The human didn’t seem to notice immediately what was happening. But by the time he finally did, the bird was already on his arm.
The human didn’t seem to know what to do, so Crow trotted forward quickly before he could react. Finally, the bird was safely on the string.
It was much thinner than the arm had been, but Crow persisted, balancing precariously on the string as if he were a circus tightrope walker.
Soon, he was at the top of the diamond, with nothing but the thin paper to hold him up. He cawed triumphantly.
At last! At last I’m—
Crow’s thoughts were cut off when the wind violently smashed the diamond into a nearby tree. Due to the momentum, Crow lost his balance and fell. He went tumbling through the many branches and fell down, down, down, back onto that distasteful and lowly ground.
Dazed and slightly bruised, Crow felt the last of his determination and willpower begin to dry up as he lay there.
A shadow passed over him. Crow blinked his bleary eyes and weakly turned his head and found a cart, holding round, brightly-colored items on strings.
Crow slowly pulled himself to his feet. There was no wind holding it up, and no child throwing it to make it fly.
What is this?
Crow slowly walked towards it. They were mesmerizing things, brightly colored with blues, greens, and reds. The bird found that he was rather captivated by them.
His determination returning suddenly, Crow hurried forward and ascended to where the round-things were awaiting him. He aggressively snapped at one of the strings until it broke, and he caught it in his beak before it could float away.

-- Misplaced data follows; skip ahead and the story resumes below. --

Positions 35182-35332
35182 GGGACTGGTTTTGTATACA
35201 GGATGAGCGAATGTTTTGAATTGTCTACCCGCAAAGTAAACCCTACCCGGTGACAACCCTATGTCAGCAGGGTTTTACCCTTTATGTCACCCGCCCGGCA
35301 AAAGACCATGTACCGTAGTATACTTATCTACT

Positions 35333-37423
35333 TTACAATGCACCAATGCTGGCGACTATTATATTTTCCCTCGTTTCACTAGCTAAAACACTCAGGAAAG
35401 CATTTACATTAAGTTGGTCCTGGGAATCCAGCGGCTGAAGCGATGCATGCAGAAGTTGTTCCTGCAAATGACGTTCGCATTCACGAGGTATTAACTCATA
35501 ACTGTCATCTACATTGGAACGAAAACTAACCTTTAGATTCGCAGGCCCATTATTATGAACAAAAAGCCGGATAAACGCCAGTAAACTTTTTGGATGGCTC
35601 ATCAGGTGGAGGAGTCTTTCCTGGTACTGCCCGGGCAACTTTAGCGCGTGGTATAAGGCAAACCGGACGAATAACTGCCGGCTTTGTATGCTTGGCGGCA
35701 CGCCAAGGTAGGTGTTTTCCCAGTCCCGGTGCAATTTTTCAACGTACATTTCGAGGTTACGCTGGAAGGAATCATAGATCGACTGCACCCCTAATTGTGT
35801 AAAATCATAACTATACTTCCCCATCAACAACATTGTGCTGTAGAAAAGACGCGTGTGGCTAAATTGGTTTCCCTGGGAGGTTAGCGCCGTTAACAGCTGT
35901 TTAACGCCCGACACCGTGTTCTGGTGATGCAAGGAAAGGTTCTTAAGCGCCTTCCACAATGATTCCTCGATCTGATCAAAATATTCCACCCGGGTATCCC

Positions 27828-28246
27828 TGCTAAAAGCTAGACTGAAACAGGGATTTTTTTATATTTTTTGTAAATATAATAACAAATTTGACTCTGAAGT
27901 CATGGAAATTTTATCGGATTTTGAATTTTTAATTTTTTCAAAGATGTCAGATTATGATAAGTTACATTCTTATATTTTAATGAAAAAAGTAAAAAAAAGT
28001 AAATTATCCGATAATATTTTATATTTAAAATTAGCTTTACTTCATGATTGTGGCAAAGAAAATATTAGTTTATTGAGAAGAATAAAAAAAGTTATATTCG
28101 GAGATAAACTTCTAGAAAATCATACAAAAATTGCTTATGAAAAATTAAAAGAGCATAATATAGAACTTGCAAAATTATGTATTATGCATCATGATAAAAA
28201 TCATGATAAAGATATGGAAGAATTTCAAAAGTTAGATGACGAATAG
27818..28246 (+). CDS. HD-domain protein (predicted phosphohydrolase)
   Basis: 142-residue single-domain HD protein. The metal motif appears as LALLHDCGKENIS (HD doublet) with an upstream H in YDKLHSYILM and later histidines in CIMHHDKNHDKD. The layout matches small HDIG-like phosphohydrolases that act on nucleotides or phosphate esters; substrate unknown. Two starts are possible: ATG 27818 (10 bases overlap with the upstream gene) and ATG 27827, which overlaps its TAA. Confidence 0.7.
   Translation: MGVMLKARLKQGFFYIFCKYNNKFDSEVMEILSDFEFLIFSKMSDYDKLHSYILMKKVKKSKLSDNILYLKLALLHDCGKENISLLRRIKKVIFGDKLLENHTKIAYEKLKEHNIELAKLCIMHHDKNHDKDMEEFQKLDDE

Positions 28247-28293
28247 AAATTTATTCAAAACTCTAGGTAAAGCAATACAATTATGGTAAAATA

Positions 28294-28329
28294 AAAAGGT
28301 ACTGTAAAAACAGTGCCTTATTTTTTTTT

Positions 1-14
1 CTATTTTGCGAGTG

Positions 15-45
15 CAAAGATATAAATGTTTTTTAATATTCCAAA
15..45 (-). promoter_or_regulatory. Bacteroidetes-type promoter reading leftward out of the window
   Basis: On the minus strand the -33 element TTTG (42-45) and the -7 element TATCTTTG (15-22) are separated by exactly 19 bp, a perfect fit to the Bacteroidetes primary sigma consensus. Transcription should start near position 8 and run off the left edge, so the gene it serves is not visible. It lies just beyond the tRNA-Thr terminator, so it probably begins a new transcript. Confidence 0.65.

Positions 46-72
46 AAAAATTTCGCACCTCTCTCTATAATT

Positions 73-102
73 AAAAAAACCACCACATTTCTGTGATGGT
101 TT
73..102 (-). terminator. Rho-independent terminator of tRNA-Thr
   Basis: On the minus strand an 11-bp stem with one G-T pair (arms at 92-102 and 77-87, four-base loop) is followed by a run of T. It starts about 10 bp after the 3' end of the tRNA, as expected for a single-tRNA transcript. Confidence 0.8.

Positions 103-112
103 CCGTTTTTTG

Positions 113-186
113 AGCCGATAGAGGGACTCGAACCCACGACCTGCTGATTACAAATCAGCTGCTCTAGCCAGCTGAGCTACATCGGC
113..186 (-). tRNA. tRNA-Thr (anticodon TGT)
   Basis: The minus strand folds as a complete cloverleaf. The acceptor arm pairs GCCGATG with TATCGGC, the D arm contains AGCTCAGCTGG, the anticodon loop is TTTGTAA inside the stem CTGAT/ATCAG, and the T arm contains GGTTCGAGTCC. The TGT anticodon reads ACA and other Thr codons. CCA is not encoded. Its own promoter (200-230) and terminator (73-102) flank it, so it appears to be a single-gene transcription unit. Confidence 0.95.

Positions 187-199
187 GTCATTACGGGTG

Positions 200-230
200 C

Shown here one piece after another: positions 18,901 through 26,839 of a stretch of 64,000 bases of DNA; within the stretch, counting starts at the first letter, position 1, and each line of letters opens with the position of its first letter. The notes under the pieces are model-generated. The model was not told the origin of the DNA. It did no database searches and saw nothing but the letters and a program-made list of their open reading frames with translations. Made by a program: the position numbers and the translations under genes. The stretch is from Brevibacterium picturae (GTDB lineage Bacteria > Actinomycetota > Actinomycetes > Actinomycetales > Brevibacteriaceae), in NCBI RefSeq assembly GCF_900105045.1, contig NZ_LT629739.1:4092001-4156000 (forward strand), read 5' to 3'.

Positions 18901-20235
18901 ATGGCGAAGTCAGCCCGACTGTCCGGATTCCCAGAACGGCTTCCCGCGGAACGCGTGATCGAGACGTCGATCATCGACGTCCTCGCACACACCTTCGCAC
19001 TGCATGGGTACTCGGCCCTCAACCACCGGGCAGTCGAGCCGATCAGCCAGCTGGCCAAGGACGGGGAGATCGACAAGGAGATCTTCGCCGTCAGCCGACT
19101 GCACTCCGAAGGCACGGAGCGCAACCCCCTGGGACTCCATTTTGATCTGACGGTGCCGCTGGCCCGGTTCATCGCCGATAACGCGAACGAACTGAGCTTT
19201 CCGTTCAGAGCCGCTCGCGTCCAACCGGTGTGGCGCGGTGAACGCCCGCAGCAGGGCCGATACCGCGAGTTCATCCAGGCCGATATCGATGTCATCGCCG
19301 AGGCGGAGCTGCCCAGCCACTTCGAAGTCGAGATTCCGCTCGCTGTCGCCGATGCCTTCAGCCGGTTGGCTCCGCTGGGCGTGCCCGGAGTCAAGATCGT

Crow closed his eyes, waiting for the now-familiar feeling of impact to hit…
… But it never came.
Crow peeked through his eyelids, then almost squawked in surprise when he saw that the ground was steadily getting farther and farther away from him. Eyes widening, he felt an exhilarating feeling rush through his body as gravity slowly seemed to become non-existent.
The round-thing didn’t bring him high enough to greet the clouds, but that was okay. Crow dazedly stared around him as he sailed past trees and electric wires. His shadow glided smoothly above a riverbank, and, once he was above the water, smiled in the only way birds can as he saw his rather ridiculous—and ridiculously ecstatic—reflection below him.
Maybe I can’t fly, Crow thought, but who cares? This entire experience has completely made up for my disability. He flapped his little wings and cawed joyfully through his closed beak.
Then, as suddenly as it began, the flight was over.
The round-thing caught on a tree branch and came to a gentle stop, and Crow, finally satisfied, hopped down onto the branch below him.
He paused to smile up at the round-thing, which seemed to be glowing in the sun’s rays. Crow gave a silent caw as a thank you to the round-thing, and he was sure he saw it nod in response. Then he began his descent back down.
Crow felt confidence like he had never felt before flow through him, and it added a new spring to his step as he proudly felt the truth of the fact that, now, he knew he would never give up. Through thick and thin, high and low, he was going to remain resilient and hopeful throughout all life had to throw at him.
No matter what.